Written by Denyse Waissbluth | Illustrated by Chelsea O’Byrne

 

Two women sit at a table with steaming cups of tea in front of them, talking. “Tea for one. Tea for two.” To the side sits a teapot, its contents still warm. At their feet a child is having a tea party with a bear, jauntily clad in a feathered hat. Cookies, strawberries, and croissants fill out this feast served from a special tea set. “Tea for me. Tea for you.” Tea time continues in Morocco, where a father and child kneel on pillows. The father pours out three cups of mint tea. Made with green tea, mint, and sugar, each cup of tea will have “a slightly different taste.”

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Image copyright Chelsea O’Byrne, 2020, text copyright Denyse Waissbluth, 2020. Courtesy of Greystone Books.

In India a street vendor sells a cup of masala chai to a woman, who’s looking for a peaceful break during her day. The “strong tea and spices like cinnamon, ginger, cloves, cardamom, and pepper…boiled with milk and sweetened” will hit the spot. Hot tea is relaxing, but on a hot day there’s nothing more refreshing than a glass of iced tea. In Thailand, locals and tourists enjoy cha yen, sold from street vendors’ carts. This “strongly brewed sweet tea is poured over ice and drunk from a bag through a straw. Indigenous people in North America soothe fevers, colds, sore muscles, and even sleepless nights with tea made from “berries, plants, and roots.”

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Image copyright Chelsea O’Byrne, 2020, text copyright Denyse Waissbluth, 2020. Courtesy of Greystone Books.

Special tea times—like chanoyu, the Japanese tea ceremony during which matcha, a powdered green tea is served, and afternoon tea, enjoyed with trays of treats world wide—bring people together for comforting respites. You’ll be interested to discover the origins of afternoon tea too! Tea can be served quietly or dramatically, like “teh tarik, or pulled tea…the national drink of Malaysia,” is “poured from up high, or ‘pulled’ between two mugs, to make it frothy.”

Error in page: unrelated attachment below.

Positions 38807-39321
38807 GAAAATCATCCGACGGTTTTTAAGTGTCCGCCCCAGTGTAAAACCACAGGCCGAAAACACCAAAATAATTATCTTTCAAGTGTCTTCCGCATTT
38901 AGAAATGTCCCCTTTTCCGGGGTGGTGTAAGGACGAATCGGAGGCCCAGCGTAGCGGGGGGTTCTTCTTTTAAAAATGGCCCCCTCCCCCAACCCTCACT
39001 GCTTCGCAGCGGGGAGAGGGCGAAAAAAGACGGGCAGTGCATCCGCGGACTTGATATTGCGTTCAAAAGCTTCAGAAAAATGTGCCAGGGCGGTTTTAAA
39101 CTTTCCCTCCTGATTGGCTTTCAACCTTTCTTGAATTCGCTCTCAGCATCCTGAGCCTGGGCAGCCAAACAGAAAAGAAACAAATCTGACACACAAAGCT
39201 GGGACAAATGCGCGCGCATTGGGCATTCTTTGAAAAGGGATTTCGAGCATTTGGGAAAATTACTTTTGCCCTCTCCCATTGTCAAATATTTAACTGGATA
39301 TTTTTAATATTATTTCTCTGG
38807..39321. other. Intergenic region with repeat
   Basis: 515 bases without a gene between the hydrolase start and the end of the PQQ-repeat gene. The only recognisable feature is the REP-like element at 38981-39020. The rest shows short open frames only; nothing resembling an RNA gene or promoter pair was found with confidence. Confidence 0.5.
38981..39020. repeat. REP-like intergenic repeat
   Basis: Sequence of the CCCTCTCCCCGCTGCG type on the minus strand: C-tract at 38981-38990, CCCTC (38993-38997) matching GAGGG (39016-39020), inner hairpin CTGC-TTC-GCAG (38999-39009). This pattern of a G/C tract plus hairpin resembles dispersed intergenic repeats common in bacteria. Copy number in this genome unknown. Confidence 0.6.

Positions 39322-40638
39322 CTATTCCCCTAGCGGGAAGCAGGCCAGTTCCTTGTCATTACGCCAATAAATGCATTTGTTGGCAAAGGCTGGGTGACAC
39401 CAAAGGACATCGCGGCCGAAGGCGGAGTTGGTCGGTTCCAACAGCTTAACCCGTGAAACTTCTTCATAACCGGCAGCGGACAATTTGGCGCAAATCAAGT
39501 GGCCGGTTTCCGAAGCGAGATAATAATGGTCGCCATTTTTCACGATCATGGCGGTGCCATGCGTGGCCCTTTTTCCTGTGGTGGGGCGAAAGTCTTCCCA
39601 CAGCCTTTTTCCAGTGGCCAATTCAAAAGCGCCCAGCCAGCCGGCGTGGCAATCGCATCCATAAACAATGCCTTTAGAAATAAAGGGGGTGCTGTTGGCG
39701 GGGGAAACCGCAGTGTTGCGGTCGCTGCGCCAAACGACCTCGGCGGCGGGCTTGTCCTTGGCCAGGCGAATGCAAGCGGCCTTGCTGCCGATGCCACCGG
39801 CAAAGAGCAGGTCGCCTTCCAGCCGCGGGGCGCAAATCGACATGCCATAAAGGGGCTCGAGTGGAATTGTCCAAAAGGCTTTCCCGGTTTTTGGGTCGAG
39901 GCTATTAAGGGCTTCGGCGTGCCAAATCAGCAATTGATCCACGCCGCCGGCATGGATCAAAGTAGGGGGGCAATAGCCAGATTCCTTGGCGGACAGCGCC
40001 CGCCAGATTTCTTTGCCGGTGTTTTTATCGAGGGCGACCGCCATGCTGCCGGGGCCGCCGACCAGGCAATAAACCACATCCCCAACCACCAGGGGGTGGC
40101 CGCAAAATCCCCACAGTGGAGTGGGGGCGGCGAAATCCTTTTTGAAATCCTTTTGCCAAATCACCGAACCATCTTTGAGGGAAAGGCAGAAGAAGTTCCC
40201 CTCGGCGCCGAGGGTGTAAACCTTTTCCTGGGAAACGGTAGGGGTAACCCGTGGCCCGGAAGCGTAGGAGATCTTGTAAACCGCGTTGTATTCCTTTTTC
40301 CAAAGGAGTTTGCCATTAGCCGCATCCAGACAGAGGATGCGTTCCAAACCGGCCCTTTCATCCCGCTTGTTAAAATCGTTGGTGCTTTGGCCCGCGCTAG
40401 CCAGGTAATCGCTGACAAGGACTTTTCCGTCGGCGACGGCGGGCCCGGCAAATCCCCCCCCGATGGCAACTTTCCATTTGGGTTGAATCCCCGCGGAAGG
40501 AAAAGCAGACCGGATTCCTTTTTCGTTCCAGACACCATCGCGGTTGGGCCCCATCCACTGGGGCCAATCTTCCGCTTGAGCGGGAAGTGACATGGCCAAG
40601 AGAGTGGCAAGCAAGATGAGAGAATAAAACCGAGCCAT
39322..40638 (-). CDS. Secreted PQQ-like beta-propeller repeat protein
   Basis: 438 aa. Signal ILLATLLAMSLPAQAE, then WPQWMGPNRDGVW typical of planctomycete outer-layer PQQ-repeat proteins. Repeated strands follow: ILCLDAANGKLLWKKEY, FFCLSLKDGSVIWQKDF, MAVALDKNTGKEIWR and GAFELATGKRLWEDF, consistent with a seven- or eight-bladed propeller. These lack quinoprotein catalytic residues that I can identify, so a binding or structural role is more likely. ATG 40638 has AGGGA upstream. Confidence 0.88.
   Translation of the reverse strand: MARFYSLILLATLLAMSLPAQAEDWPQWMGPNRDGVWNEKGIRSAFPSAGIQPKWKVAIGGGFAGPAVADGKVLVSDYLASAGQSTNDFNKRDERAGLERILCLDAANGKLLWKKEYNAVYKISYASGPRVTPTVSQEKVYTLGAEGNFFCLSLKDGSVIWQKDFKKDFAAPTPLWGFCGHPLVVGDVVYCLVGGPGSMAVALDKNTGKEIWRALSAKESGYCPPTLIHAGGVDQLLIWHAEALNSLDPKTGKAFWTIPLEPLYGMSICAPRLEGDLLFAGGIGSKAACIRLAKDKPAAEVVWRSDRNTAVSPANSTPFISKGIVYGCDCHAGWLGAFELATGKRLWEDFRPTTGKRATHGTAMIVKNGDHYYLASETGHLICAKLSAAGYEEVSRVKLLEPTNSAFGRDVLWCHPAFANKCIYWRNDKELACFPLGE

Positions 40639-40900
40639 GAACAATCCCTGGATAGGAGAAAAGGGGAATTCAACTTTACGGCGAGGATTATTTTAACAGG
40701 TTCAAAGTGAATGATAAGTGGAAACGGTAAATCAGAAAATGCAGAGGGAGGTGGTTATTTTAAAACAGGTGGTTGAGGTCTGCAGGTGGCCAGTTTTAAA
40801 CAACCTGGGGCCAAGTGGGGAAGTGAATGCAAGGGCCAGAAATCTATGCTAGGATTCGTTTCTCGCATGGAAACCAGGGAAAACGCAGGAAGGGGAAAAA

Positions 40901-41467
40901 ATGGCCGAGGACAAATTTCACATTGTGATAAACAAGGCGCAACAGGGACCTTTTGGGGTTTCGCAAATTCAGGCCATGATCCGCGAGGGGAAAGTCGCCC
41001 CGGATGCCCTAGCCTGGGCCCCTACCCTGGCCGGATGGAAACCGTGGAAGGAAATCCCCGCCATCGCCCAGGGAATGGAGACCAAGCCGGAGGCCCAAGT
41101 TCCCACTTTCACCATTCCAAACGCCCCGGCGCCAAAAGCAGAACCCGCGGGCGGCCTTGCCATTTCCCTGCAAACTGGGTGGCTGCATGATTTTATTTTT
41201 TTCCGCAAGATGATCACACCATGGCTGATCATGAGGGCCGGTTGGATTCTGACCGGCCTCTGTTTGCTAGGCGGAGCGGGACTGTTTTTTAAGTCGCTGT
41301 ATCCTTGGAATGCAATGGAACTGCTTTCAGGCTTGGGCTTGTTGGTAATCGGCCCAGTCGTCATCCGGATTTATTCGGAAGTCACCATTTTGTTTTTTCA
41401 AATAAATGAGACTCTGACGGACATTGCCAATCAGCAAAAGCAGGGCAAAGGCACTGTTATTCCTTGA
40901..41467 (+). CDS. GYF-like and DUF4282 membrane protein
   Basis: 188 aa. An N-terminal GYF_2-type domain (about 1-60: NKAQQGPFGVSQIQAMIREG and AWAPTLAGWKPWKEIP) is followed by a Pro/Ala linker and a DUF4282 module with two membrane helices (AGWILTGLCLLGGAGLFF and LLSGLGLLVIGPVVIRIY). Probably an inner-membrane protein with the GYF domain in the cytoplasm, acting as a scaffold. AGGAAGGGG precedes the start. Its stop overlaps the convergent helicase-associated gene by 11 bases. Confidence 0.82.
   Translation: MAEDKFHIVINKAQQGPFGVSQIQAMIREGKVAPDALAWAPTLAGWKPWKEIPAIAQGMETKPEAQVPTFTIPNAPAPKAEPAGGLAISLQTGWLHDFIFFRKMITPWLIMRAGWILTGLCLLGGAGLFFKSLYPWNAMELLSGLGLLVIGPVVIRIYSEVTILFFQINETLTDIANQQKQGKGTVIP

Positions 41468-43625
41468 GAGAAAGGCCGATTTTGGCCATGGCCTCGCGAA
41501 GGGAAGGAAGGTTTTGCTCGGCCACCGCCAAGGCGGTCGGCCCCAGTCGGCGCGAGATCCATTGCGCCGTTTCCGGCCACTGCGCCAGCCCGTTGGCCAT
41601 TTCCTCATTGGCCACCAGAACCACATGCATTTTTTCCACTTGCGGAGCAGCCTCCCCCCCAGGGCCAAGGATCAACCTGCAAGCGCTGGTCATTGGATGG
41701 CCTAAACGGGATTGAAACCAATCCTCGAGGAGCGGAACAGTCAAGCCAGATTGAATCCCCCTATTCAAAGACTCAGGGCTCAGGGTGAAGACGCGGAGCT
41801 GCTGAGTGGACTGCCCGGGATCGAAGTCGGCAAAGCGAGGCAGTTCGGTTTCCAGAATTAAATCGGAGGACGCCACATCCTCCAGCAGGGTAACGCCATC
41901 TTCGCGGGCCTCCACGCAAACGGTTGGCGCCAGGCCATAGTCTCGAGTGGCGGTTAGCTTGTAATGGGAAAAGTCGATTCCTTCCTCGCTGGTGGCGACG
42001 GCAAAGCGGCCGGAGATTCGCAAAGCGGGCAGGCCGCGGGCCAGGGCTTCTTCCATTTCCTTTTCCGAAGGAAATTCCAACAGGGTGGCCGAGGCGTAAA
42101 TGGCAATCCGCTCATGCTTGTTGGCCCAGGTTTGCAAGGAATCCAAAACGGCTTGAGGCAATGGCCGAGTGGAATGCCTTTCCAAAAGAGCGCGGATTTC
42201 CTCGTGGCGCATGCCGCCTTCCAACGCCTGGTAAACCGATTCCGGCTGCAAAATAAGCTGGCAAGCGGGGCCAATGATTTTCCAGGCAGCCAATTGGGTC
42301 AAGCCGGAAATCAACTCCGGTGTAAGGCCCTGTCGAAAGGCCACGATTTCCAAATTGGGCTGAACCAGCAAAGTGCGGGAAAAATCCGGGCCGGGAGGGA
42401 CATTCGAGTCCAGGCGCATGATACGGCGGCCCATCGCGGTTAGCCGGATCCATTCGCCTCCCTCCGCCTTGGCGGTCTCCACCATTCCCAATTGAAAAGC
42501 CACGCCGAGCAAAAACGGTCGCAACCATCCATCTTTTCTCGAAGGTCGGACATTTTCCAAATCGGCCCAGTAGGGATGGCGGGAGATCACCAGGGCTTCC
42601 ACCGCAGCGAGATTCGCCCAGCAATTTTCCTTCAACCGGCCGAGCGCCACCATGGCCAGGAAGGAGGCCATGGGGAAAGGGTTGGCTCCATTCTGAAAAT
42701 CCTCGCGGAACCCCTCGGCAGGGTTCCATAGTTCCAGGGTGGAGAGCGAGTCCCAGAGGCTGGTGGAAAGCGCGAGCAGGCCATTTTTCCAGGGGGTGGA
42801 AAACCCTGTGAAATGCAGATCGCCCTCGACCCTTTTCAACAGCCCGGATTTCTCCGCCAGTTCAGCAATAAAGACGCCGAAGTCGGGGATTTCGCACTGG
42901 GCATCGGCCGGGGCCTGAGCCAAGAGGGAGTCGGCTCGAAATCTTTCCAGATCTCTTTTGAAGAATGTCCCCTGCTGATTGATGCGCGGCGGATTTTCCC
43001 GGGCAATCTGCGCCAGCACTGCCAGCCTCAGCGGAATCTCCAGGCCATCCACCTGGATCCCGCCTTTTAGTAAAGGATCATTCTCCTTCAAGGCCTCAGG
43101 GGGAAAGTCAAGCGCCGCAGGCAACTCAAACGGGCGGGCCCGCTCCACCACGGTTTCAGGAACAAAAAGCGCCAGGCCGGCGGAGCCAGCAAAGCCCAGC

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Image copyright Chelsea O’Byrne, 2020, text copyright Denyse Waissbluth, 2020. Courtesy of Greystone Books.

Tea is as old as its discovery thousands of years ago in China and as new as bubble tea, created in Taiwan in the 1980s. In Argentina, Chile, and Uruguay, yerba maté tea is served in hollowed-out gourds with a “special straw called a bombilla,” while in Jamaica sorrel, made from roselle hibiscus buds, “spiced with ginger, cloves, and sugar,” is perfect for any festive occasion. No matter where you live, what flavors of tea you enjoy, or how you serve it, you can always count on “tea for one. / Tea for two. / Loved by all / the whole world through.”

celebrate-picture-books-picture-book-review-teatime-around-the-world-for-group

Image copyright Chelsea O’Byrne, 2020, text copyright Denyse Waissbluth, 2020. Courtesy of Greystone Books.

With a lilting poem that flows from page to page, Denyse Waissbluth introduces unique flavors, special brew methods, and the comforting feeling a cup of hot or iced tea infuses into a day. The shared experience of tea drinking provides a fascinating touchstone for Waissbluth’s travelogue that takes kids around the world to experience the rituals, recipes, and traditions from each country that make their tea unique. Waissbluth’s conversational style will appeal to kids looking to learn how global cultures are similar to and different from their own.

Chelsea O’Byrne’s lovely matte illustrations take children to cities, the countryside, and the seaside around the globe, revealing not only diverse scenes of how tea is made, served, and enjoyed, but homes, food, and clothing as well. Children will be excited to see such homey and intimate portraits of their peers around the world.

Sure to spur readers to learn more about the countries featured and entice them to try their signature teas, Teatime Around the World would enhance geography, history, and multicultural lessons for school and homeschooling and is highly recommended for school and public library collections.

Ages 3 – 7

Greystone Books, 2020 | ISBN 978-1771646017

You can connect with Denyse Waissbluth on Instagram.

To learn more about Chelsea O’Byrne, her books, and her art, visit her website.

National Hot Tea Month Activity

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Tea for You! Word Search

 

Can you find the names of eighteen delicious teas from around the world in this printable puzzle?

Tea for You! Word Search Puzzle | Tea for You! Word Search Solution